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Searching for a second skin

Yale Medicine Magazine, 2004 - Summer


By introducing a blood supply, Yale team overcomes some of the shortcomings of artificial skin.

Before the arrival of artificial skin in the 1970s, medical options for severe dermatological damage (widespread burns, blistering diseases, trauma wounds, extensive surgical excisions) ranged somewhere between scarce and nonexistent. Bandages and ointments were applied, followed by hopes and prayers that the patient’s skin, the only self-repairing organ in the body, would heal itself. The lifesaving options provided by artificial skin—human skin equivalents composed of everything from engineered porcine skin to skin from human cadavers—changed the face of dermatology.

Now, a Yale research team led by Jeffrey S. Schechner, M.D. ’91, assistant professor of dermatology, is on the verge of changing the face of artificial skin.

“[Artificial skins] were originally marketed as skin replacements, but in reality they functioned as biological dressings,” said Schechner. “They improve wound healing by some measurable amounts but they are not skin replacements.”

Schechner’s team, whose findings were published in The FASEB Journal, suspected that the reason these skin equivalents failed was that they did not develop perfusion—there were no blood vessels to allow blood flow after transplantation. The challenge, then, was to encourage vascularization in this artificial skin; that is, to replicate the mechanism of living skin tissue.

“Without a network of blood vessels, there is inadequate delivery of oxygen and nutrients in the critical posttransplantation period,” said Schechner.

The team’s experimental scaffold was acellular dermis (human cadaver skin), in which the cells are dead but a supportive matrix remains. This matrix was seeded with cells taken from the veins of umbilical cords which were modified to overexpress the gene Bcl-2, a modification that has previously enhanced blood vessel formation. (The Bcl-2 gene produces a protein that protects cells from enzymes that trigger cell death.) The matrix was then transplanted onto mice in Schechner’s lab.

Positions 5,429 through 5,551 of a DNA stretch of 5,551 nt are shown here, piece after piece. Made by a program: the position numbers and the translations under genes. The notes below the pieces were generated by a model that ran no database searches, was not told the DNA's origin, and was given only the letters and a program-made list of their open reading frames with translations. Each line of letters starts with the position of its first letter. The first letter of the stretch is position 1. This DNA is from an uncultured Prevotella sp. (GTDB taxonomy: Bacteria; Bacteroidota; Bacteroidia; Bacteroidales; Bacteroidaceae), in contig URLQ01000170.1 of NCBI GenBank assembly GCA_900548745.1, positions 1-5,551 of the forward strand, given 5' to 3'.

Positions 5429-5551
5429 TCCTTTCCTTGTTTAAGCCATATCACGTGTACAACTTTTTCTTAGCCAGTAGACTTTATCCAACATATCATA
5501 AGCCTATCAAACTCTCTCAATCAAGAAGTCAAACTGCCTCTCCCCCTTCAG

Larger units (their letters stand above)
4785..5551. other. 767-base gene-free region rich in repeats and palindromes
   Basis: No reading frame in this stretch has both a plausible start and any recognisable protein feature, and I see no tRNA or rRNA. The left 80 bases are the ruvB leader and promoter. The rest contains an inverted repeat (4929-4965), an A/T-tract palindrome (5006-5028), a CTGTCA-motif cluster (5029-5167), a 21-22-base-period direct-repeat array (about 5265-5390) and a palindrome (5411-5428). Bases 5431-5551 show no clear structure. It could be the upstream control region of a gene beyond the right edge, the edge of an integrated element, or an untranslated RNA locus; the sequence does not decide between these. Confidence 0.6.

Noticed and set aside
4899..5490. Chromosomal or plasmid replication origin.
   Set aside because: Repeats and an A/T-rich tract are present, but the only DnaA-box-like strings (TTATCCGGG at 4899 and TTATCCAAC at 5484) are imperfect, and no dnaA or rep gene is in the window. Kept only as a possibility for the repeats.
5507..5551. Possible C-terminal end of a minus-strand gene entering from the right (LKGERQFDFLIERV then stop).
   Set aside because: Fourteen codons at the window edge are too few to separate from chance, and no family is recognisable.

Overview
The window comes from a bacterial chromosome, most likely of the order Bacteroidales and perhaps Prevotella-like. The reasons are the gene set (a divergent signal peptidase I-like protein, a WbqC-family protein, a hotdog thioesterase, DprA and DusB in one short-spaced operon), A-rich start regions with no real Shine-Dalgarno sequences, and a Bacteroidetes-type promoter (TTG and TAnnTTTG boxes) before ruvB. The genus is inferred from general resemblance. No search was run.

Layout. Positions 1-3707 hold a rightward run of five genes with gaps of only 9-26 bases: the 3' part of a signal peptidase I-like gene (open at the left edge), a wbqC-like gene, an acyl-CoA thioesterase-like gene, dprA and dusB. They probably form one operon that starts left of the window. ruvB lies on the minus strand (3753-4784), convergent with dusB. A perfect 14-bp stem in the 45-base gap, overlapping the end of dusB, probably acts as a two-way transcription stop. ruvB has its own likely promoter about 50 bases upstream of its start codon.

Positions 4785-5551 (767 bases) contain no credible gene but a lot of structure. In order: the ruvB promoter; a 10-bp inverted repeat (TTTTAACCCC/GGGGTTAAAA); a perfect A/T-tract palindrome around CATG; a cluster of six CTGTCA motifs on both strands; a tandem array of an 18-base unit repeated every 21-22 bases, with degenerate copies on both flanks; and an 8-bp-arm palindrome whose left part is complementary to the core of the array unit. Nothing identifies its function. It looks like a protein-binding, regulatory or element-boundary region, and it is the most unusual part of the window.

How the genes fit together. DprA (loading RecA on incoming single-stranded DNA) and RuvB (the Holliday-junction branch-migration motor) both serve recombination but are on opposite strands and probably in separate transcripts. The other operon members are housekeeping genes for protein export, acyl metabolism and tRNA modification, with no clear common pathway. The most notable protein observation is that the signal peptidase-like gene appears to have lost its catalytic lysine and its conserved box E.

It took more than two years of experimentation before Schechner had his eureka moment. “Within two weeks grafts that contained the Bcl-2 endothelial cells consistently developed blood vessels. ... and were perfused with mouse blood,” he said.

Further, these grafts held, and matured, over an eight-week period.

Schechner is quick to emphasize that theirs is “still an experimental model, not a clinical model.” Nonetheless, the potential benefit, if it does lead to a clinical product, will dramatically alter the role of artificial skin.

“This has been a huge area of research and clinical efforts for many in the field,” said Schechner, who is also chief of dermatology at the VA Connecticut HealthCare System in West Haven. “We all want the best way to dress [burn victims and surgical patients] and decrease the mortality and morbidity associated with these conditions.”

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